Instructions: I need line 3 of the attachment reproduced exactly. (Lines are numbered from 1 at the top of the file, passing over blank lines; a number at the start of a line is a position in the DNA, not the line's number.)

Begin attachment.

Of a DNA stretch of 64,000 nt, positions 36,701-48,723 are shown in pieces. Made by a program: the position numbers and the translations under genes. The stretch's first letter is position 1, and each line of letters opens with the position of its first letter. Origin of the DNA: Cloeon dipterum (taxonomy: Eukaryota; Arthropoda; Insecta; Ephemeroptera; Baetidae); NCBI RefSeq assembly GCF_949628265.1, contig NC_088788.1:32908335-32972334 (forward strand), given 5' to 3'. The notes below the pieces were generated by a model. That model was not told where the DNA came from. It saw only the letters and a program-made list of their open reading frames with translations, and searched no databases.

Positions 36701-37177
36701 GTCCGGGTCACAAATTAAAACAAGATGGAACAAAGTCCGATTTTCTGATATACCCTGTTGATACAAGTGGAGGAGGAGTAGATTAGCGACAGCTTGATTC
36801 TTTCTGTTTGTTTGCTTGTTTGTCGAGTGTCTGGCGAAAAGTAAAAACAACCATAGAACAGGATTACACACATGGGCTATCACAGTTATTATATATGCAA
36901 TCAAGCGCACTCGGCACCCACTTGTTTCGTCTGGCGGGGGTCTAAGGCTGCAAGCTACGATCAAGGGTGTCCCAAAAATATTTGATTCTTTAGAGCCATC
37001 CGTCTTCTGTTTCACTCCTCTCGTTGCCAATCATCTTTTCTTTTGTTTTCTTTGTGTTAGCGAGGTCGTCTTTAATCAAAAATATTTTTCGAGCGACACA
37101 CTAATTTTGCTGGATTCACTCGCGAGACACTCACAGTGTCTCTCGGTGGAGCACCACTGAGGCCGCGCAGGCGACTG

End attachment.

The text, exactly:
36701 GTCCGGGTCACAAATTAAAACAAGATGGAACAAAGTCCGATTTTCTGATATACCCTGTTGATACAAGTGGAGGAGGAGTAGATTAGCGACAGCTTGATTC